I was out yesterday with a friend; the weather was perfect, cool, sunny and very little wind. There were some serious hatches of very small flies but few fish were rising. Fishing with spider patterns returned poor results so I switched to a small dry fly.
The pattern is one of my own making and is proving to be highly effective. I'm not aware of this fly having a name so I call it the Nifty Gnat (see post above for details).
Well I exaggerate not, the fly was awesome, having tried a couple of others that proved lacklustre I tied on a single 'Nifty Gnat' and the takes came fast and furious. My friend, fishing a black parachute pattern with little success, was looking decidedly sick at my change of future. When we moved to a different beat I handed him my rod (I built this on an Epic fibreglass blank and fish with little else on the river) complete with fly and low and behold he too started catching on it.
Having a hankering for an 8' #5 fibreglass rod I decided to build one rather than buy one off the shelf.
Buying the components wasn't cheap but it was very satisfying, and a whole lot better value than buying a rod of similar quality. I built it on an Epic 580 Fastglass blank (colour Salsa). I whipped a couple of guides with white silk for a totally transparent look but decided I wanted a little more colour, but still keep a translucent effect to the whipped guides, so settled on Fishhawk Goldenrod thread and combined this with a couple of turns of metallic black to pick out the ferrules. Snake brand guides were used as the guide feet are visible, and proper Snake guides are exceptionally good quality. The fishtail shaped grip is made from Flor grade cork and the nickel silver reel seat has a myrtle wood inset.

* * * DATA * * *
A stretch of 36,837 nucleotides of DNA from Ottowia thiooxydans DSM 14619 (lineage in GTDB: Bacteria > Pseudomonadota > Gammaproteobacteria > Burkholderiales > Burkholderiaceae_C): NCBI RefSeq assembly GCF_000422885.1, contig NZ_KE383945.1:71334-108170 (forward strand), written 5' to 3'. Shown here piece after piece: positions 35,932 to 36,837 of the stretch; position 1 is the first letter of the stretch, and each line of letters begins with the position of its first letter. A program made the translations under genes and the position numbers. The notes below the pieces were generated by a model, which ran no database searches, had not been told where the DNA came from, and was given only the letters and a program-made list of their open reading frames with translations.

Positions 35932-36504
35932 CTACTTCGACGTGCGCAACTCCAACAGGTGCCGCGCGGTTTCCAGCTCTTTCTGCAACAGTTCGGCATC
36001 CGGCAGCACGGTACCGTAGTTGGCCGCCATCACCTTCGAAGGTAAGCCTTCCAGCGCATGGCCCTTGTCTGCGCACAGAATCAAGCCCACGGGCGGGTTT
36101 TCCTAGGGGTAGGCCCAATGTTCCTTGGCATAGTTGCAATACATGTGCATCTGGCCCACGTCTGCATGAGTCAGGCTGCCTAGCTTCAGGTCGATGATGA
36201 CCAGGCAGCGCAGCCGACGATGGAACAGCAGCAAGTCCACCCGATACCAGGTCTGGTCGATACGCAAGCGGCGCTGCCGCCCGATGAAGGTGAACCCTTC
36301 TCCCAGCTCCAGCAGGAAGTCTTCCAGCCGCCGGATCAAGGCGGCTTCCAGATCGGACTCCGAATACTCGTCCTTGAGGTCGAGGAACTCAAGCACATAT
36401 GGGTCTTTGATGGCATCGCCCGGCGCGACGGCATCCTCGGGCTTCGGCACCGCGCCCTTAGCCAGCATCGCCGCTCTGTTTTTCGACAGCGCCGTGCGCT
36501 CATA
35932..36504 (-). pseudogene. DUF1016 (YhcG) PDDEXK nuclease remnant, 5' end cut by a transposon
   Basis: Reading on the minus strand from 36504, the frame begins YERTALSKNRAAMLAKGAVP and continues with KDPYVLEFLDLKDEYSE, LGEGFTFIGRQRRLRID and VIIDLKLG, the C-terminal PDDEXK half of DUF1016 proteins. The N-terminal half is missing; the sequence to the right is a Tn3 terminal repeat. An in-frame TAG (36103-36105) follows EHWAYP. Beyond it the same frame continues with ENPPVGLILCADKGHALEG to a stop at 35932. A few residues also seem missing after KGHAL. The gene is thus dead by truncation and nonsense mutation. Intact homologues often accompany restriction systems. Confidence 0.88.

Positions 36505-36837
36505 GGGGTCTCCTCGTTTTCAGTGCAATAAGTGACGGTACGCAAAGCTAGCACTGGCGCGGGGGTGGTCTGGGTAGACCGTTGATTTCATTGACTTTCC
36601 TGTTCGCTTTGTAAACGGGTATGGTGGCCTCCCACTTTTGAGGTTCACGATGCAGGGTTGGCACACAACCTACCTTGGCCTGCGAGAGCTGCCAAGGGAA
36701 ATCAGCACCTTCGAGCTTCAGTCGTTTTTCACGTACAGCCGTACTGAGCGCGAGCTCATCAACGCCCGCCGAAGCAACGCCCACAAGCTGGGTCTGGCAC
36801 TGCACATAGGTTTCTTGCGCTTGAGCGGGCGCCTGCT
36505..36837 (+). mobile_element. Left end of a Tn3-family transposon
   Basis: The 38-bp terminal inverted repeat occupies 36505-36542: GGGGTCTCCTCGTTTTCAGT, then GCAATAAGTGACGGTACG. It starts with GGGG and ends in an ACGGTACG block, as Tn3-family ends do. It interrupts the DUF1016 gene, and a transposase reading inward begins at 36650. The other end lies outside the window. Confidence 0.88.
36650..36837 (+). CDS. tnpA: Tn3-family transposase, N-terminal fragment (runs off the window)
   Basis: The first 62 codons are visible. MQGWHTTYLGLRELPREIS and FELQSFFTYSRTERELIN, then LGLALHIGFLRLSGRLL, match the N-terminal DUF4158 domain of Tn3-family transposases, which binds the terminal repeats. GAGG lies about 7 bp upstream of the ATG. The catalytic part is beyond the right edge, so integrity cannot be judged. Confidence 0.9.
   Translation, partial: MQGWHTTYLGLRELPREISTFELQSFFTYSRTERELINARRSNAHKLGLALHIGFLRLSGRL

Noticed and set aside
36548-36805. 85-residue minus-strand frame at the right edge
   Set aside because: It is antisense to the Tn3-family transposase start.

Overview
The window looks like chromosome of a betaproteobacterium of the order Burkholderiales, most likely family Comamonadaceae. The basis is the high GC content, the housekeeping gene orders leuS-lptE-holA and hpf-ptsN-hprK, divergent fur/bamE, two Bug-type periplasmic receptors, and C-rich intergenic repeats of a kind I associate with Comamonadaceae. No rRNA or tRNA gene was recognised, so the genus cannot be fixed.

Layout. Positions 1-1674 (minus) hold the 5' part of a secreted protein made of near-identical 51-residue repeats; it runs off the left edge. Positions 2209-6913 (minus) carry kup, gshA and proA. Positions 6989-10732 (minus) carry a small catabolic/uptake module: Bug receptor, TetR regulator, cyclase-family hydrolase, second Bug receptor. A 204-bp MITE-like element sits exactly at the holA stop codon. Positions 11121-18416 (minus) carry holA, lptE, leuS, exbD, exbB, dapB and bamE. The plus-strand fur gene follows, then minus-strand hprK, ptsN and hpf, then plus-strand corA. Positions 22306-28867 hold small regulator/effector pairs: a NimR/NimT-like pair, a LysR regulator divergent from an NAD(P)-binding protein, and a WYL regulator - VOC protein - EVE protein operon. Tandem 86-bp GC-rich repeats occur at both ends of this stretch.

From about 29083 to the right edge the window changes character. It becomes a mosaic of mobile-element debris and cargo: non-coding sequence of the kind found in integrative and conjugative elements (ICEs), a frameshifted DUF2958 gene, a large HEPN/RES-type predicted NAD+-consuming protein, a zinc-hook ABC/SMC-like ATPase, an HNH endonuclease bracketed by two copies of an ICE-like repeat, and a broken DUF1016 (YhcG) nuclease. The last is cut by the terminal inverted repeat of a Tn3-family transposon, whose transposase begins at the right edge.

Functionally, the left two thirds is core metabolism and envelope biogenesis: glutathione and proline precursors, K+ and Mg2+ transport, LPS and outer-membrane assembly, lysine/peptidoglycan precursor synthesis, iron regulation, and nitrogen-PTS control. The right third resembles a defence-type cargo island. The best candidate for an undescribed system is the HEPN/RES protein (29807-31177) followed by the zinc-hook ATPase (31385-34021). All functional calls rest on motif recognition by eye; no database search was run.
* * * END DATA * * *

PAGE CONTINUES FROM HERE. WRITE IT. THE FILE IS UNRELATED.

I'm pleased with the end result and delighted with how the rod performs. It has a wonderful smooth through action but with a surprisingly fast recovery. It casts beautifully and is a dream to fish with.
I've been fly fishing for many years and figured it was time to try building my own rod.
So after much research and a good deal of expense (building a rod like tying your own flies isn't cheap), I decided on a 9' 4 weight what I could use for grayling and wild brown trout.
I've used an MHX blank, Seymo guides, REC reel seat and Fuji and Fishhawk whipping thread. Against normal conventions I've not used the usual rod building resins, time will tell if this was a wise move! I used two stripping guides, not necessary but this is an experiment and I wanted to play. I didn't include a hook keeper as I never use them. So the result is a plain, simple design. No glitz or bling but a few turns of silver thread to highlight where the joints are.
Building a rod is hard work and I was surprised at the levels of concentration needed. It was frustrating and tiring to get it right. Having whipped the guides on one section I wasn't happy with the position of them so cut them off and started again.
I finished the rod yesterday and cast it for the first time today using two different #4 lines. The results were impressive. The rod is light with a slightly slower action to the rods I would usually use, but still capable of casting a good length of line easily, and that's exactly what I was aiming for.
I will be using it tomorrow on the Welsh Dee fishing for grayling. I'll let you know how it performs!
A well known fly fishing guide and instructor John can often be found fishing or guiding on the Welsh Dee or passing his knowledge to others at game fairs and country shows.
guided fly fishing in North Wales
Guided fly fishing trips on rivers, streams and upland lakes in Snowdonia. and surrounding areas of North Wales.
Fishing for summer & winter grayling and wild brown trout.in the spectacular, tranquil countryside that is Snowdonia National Park.
Fly fishing lessons in North Wales
Fly fishing and casting lessons for beginners. Casting fault analysis, single handed spey, slack line and presentation casting tuition for more experienced fly fishers.
Develop your watercraft skills on freestone rivers and upland lakes.